As we enter the final weeks of the 2013 Fiction Contest, many writers are faced with the question: What does it take to win?
Because submitting work can feel a bit like fishing in the dark with your firstborn child as bait, we asked last year’s winner, CB Anderson, to say a few words about her creative process and to share a few strategies for success in short fiction.
Anderson’s prize-winning story “Mavak Tov” will soon be published in her collection River Talk. The book contains 17 stories — a combination of short and short-short fiction forthcoming from C&R Press in 2014 . Be sure to check it out!
In response to “Mavak Tov,” last year’s judge Dana Johnson writes:
This story haunted me. The main character’s longing and desire for comfort, for a place to be, is so powerful and recognizable, as is the conflict and question this story poses, not just for the main character but for all of us: At what price do we achieve comfort? At what point do we reject what is easy and familiar for something far more necessary, which is true agency and power? This essential question is explored through a beautifully rendered relationship between a mother and her daughter and between the wives of one polygamist man, in gorgeous, unflinching detail.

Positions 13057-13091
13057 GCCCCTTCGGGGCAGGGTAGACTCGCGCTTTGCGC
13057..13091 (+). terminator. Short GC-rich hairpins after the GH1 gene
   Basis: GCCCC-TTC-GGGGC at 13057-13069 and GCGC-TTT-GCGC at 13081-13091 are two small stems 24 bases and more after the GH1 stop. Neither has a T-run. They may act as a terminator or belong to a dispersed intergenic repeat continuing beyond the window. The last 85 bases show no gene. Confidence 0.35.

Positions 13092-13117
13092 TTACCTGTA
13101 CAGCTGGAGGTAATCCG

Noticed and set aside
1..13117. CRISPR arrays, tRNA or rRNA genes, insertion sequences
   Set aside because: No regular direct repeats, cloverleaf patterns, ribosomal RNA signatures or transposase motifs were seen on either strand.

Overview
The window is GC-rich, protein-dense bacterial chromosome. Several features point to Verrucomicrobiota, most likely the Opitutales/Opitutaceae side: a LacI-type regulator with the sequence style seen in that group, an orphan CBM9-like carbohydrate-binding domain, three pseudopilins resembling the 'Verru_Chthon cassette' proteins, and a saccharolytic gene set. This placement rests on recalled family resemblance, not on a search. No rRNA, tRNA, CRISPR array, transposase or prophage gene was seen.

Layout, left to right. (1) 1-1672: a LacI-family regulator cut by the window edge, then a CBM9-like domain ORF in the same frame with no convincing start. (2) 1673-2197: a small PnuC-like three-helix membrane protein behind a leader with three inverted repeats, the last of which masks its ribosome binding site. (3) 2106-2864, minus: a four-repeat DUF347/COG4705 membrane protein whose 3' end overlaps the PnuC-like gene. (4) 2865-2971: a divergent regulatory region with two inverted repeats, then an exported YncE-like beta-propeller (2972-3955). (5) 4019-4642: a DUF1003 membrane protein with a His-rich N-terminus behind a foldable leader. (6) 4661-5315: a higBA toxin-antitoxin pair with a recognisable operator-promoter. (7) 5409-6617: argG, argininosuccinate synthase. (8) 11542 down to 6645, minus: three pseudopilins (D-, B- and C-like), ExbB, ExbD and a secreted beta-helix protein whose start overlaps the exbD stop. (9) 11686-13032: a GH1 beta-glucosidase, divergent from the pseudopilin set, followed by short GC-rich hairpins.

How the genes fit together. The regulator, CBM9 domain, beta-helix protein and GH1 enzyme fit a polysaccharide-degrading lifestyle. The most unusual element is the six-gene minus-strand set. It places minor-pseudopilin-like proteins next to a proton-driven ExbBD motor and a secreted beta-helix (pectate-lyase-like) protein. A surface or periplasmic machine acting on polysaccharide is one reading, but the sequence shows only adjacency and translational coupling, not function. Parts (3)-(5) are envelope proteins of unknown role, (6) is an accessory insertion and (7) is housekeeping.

IR: Where did the idea for “Mavak Tov” start?
With Gavriella. Initially I was interested in writing about a victim soul and thought the story would center around her. She needed a mother though, and once I had Ranya the story became hers. Then it shifted again to include plural marriage. Sometimes I know where a story is headed when I begin, and sometimes–as in this case–I don’t.
IR: How does “Mavak Tov” fit into your collection of short stories?
Most of the work in River Talk is set, like “Mavak Tov,” in river valleys of western Maine. The stories are linked by the inland geography and emotional landscape rather than by character.
IR: How has your success with Indiana Review contributed to your goals as a writer?
Well, it’s wonderful to have a story recognized. Writing can be a lonely undertaking — you do have to enjoy it for its own sake — but it’s great when someone validates what you’re doing.
IR: What role does submitting to journal contests play in your career as a writer?
I like contests because they’re anonymous, which levels the playing field. They’re a really important way for emerging writers to get their work out there. It doesn’t matter whom you know or who knows you.
Do you have any advice for writers submitting work to the 2013 IR Fall Fiction Prize?
Submit your best, of course. And, before you do, don’t forget to edit and edit. Truman Capote said–I’m paraphrasing–“Prefer the scissors to the pencil,” and I think that’s good advice. You don’t want to take a piece down too far, but that rarely happens. To the contrary: often when one of my stories winds up in print I’ll see something and think, ‘Oh, I wish I’d cut that.’ Including certain parts of “Mavak Tov”!